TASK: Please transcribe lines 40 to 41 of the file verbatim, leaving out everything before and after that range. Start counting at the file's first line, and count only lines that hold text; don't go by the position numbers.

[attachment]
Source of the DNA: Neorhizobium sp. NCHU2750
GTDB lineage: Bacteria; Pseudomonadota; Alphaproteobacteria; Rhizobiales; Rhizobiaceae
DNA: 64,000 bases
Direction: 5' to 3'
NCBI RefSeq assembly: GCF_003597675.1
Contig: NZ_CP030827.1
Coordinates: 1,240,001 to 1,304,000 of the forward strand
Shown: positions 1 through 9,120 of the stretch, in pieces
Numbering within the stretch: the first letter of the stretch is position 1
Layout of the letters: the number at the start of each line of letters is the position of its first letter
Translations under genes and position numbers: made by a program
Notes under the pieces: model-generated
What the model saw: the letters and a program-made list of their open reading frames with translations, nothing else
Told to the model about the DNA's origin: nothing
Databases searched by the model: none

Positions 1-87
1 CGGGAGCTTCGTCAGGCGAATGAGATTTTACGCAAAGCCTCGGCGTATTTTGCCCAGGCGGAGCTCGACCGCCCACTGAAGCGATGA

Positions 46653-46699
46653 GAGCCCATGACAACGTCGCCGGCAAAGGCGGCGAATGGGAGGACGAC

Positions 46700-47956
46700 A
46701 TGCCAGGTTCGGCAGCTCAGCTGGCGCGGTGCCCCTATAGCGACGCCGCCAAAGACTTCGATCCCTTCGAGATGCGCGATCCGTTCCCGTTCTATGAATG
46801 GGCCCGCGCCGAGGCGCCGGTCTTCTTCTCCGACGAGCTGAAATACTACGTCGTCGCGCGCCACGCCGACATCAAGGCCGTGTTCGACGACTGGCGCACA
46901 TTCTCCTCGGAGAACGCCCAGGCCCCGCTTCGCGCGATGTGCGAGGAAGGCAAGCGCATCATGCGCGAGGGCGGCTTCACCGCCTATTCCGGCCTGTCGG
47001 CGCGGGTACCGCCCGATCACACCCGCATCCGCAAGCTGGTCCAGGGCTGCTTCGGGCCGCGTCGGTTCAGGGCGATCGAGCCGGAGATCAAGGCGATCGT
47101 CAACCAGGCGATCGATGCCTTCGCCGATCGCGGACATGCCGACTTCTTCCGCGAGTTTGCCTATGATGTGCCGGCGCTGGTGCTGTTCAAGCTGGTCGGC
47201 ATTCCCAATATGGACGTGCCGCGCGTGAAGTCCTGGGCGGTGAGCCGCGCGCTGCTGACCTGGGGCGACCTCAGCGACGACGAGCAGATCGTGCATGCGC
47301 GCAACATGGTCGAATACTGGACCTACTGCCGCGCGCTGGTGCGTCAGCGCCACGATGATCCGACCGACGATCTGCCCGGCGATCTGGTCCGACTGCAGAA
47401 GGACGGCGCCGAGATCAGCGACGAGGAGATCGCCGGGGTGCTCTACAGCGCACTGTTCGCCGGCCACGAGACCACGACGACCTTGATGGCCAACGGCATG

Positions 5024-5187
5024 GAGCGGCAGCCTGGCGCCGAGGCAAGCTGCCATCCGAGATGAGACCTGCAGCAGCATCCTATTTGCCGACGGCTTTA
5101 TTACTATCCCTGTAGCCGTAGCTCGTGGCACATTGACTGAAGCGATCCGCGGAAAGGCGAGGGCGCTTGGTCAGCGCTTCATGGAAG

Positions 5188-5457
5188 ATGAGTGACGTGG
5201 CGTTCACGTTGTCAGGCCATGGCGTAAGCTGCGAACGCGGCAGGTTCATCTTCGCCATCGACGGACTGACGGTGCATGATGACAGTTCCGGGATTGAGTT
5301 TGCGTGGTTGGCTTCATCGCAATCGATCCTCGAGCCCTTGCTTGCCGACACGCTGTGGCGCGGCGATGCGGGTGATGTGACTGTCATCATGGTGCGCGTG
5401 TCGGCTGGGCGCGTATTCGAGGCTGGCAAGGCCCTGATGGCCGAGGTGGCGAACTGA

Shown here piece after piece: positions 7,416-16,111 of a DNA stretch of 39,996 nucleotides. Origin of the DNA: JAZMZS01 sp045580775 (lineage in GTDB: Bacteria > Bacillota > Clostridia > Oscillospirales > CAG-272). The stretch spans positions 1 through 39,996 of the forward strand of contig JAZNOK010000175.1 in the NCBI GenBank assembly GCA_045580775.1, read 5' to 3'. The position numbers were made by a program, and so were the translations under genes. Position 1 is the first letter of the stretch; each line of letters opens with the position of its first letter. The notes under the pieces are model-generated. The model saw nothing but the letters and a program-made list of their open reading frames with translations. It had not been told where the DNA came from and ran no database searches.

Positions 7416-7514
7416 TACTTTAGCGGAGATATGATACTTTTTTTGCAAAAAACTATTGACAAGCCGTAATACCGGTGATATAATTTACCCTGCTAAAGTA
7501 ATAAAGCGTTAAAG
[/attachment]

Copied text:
7416 TACTTTAGCGGAGATATGATACTTTTTTTGCAAAAAACTATTGACAAGCCGTAATACCGGTGATATAATTTACCCTGCTAAAGTA
7501 ATAAAGCGTTAAAG